Pathologist Birmingham AL

Science now indicates that freeze'dried berries, specifically black raspberries, inhibit cancer development by restoring hundreds of cancer-altered genes to their normal state. Read on to find more information.

Yuki Akamatsu Hammers, MD
(205) 939-9634
1600 7th Ave S
Birmingham, AL
Specialties
Anatomic And Clinical Pathology
Gender
Female
Education
Medical School: Med Coll Of Ga Sch Of Med, Augusta Ga 30912
Graduation Year: 1987

Data Provided by:
Regina S Meara, MD
619 S 19th St
Birmingham, AL
Specialties
Pathology
Gender
Female
Education
Medical School: Wayne State Univ Sch Of Med, Detroit Mi 48201
Graduation Year: 2001

Data Provided by:
Cheung Faivon Chhieng, MD
(205) 934-6160
KB627 619 South 19th St
Birmingham, AL
Specialties
Cytopathology
Gender
Male
Education
Medical School: Univ Of Hong Kong, Fac Of Med, Hong Kong
Graduation Year: 1987

Data Provided by:
Joseph Haden Embry, MD
1001 13th St S
Birmingham, AL
Specialties
Forensic Pathology
Gender
Male
Education
Medical School: Univ Of Al Sch Of Med, Birmingham Al 35294
Graduation Year: 1966

Data Provided by:
Tonya Jo Friesen, MD
(205) 934-4957
619 S 19th St
Birmingham, AL
Specialties
Pathology
Gender
Male
Education
Graduation Year: 2007

Data Provided by:
Irfan Ahmad Warraich, MD
PO Box 338,
Birmingham, AL
Specialties
Pathology
Gender
Male
Education
Graduation Year: 2007

Data Provided by:
Vishnu Vardhan Reddy, MD
(205) 934-6421
1922 7th Ave S
Birmingham, AL
Specialties
Pathology
Gender
Male
Education
Medical School: Kakatiya Med Coll, Univ Hlth Sci, Warrangal, Ap, India
Graduation Year: 1971

Data Provided by:
Gary Thomas Simmons, MD
(205) 930-3603
1515 6th Ave S Rm 611
Birmingham, AL
Specialties
Forensic Pathology
Gender
Male
Education
Medical School: Univ Of Tn, Memphis, Coll Of Med, Memphis Tn 38163
Graduation Year: 1983

Data Provided by:
Jay Mc Kay Mc Donald, MD
Birmingham, AL
Specialties
Clinical Pathology
Gender
Male
Education
Medical School: Wayne State Univ Sch Of Med, Detroit Mi 48201
Graduation Year: 1969

Data Provided by:
Arthur Grayson Kelly, MD
(205) 591-7999
2720 University Blvd
Birmingham, AL
Specialties
Pathology
Gender
Male
Education
Medical School: Med Coll Of Ga Sch Of Med, Augusta Ga 30912
Graduation Year: 1970

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Better Berries to Fight Cancer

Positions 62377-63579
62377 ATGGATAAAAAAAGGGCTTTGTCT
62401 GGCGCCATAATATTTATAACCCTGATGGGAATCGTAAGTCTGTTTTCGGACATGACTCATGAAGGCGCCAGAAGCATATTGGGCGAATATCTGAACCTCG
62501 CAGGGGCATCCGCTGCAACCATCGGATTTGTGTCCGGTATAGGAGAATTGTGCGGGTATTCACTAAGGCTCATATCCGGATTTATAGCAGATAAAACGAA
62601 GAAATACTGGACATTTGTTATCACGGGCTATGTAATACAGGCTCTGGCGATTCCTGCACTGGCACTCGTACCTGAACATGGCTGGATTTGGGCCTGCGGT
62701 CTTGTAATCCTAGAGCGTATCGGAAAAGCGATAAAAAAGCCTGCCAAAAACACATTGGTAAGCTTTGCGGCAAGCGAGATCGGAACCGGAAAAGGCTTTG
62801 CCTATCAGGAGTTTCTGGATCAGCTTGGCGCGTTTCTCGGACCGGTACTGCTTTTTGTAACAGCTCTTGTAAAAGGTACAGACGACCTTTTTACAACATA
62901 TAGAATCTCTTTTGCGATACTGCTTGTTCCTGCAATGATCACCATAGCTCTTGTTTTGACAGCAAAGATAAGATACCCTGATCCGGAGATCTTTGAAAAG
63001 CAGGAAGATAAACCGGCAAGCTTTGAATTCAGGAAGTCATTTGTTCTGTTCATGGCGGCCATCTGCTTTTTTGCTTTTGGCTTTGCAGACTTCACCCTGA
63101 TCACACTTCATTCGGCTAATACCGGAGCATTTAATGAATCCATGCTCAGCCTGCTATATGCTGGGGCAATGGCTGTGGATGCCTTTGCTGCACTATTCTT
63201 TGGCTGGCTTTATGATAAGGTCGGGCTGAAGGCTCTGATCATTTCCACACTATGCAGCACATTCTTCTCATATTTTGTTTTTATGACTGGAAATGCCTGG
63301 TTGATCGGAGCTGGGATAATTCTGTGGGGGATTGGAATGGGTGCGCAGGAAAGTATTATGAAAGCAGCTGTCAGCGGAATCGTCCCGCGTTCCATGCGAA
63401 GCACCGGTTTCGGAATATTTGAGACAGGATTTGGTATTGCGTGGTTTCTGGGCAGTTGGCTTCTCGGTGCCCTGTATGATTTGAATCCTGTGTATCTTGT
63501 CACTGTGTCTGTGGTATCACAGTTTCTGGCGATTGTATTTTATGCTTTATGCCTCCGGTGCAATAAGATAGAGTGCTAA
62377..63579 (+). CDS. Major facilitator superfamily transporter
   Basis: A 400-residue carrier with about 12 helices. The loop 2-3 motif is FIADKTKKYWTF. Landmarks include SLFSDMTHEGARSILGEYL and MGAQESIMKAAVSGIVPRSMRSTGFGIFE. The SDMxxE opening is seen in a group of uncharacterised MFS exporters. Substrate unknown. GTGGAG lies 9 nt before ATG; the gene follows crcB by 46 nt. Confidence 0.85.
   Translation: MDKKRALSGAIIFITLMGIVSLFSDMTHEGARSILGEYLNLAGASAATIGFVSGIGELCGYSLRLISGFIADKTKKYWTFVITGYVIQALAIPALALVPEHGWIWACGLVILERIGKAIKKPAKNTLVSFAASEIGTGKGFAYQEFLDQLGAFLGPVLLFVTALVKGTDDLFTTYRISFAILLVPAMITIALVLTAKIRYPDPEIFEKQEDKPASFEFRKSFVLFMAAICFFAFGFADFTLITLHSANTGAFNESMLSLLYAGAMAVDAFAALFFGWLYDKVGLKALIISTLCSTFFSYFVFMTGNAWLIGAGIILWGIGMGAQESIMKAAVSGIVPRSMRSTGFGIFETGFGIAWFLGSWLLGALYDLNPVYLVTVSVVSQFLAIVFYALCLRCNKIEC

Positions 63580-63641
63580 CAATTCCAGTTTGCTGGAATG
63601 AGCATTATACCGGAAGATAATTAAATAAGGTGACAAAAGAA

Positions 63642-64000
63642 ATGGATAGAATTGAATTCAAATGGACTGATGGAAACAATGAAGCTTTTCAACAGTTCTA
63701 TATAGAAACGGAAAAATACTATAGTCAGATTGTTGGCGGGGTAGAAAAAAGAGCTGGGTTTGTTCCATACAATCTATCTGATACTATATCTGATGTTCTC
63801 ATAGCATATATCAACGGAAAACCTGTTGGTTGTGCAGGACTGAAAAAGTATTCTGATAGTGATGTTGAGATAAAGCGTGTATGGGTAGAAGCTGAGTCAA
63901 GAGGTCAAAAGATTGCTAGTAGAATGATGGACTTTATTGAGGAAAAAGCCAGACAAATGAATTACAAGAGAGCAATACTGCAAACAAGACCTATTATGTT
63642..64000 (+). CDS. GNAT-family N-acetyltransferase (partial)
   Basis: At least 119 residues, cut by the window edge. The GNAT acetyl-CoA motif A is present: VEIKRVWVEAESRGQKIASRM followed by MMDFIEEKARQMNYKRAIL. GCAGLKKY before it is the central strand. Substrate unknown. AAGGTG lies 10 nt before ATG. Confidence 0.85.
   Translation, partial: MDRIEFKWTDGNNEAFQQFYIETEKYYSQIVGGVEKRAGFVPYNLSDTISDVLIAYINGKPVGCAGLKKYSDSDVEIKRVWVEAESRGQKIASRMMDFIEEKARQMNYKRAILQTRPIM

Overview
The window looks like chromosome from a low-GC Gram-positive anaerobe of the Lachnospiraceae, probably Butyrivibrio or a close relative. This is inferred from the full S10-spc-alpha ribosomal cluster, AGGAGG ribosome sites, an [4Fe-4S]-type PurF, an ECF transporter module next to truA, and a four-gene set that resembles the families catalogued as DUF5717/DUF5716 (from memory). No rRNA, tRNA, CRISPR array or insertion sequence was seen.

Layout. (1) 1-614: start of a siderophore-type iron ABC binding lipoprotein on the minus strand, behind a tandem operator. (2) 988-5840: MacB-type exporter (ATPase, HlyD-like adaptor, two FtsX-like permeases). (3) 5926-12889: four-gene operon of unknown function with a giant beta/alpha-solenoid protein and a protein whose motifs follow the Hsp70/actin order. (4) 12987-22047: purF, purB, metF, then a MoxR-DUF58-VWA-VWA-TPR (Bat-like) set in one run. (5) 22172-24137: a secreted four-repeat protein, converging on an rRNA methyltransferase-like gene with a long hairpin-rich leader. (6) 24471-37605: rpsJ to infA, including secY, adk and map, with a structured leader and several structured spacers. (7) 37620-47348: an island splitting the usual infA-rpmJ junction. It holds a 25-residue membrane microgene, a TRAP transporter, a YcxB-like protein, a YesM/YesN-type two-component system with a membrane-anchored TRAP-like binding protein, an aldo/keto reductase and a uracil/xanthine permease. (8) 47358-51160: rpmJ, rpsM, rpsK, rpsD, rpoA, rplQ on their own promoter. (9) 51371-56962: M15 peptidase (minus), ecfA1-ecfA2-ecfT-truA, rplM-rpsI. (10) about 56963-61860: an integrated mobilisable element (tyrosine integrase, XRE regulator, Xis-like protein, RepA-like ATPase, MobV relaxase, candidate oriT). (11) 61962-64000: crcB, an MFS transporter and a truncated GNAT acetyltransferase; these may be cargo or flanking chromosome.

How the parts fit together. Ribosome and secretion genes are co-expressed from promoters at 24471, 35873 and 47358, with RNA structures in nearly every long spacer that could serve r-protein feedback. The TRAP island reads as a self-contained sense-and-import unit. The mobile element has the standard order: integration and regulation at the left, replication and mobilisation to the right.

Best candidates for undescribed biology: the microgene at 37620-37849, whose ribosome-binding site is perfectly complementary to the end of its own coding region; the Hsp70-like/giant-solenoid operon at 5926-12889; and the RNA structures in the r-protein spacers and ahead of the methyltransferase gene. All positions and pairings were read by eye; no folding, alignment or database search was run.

Provided by: 

By Lindsay Wilson

The next time you toss a handful of berries into your morning smoothie, reach for freeze-dried instead of fresh or frozen. Science now indicates that freeze-dried berries, specifically black raspberries, inhibit cancer development by restoring hundreds of cancer-altered genes to their normal state.

“There are certain genes that play a role in the development of cancer, and while most cancer treatments only target one gene at a time, the berries have a ‘genome-wide’ effect, meaning they target many cancer-causing genes at once,” says lead researcher Gary D. Stoner, professor of pathology, human nutrition, and medicine at Ohio State University Comprehensive Cancer Center.

Berries are about 90 percent water and freeze-drying them removes the water while leaving the structure intact. This concentrates the cancer-preventive compounds—vitamins, minerals, phenols, and phytosterols—about 10 times, explains Stoner. He adds that fresh and frozen berries are probably protective as well, but we’d have to eat a lot more of them to get the same benefits. Also, keep in mind that some nutrients are lost when fruit is heated or cooked, so it’s best to eat your berries (freeze-dried or fresh) just as they are.

We like: Just Tomatoes, Etc.’s variety of organic dried berries, including Organic Just Raspberries ($5.50, 1.5 oz tub; justtomatoes.com ), or Wilderness Family Naturals freeze-dried organic raspberries in either whole or powdered form. ($22.45 to $18.50, 8 oz whole or powdered; wildernessfamilynaturals.com ). —LW

Author: Lindsay Wilson

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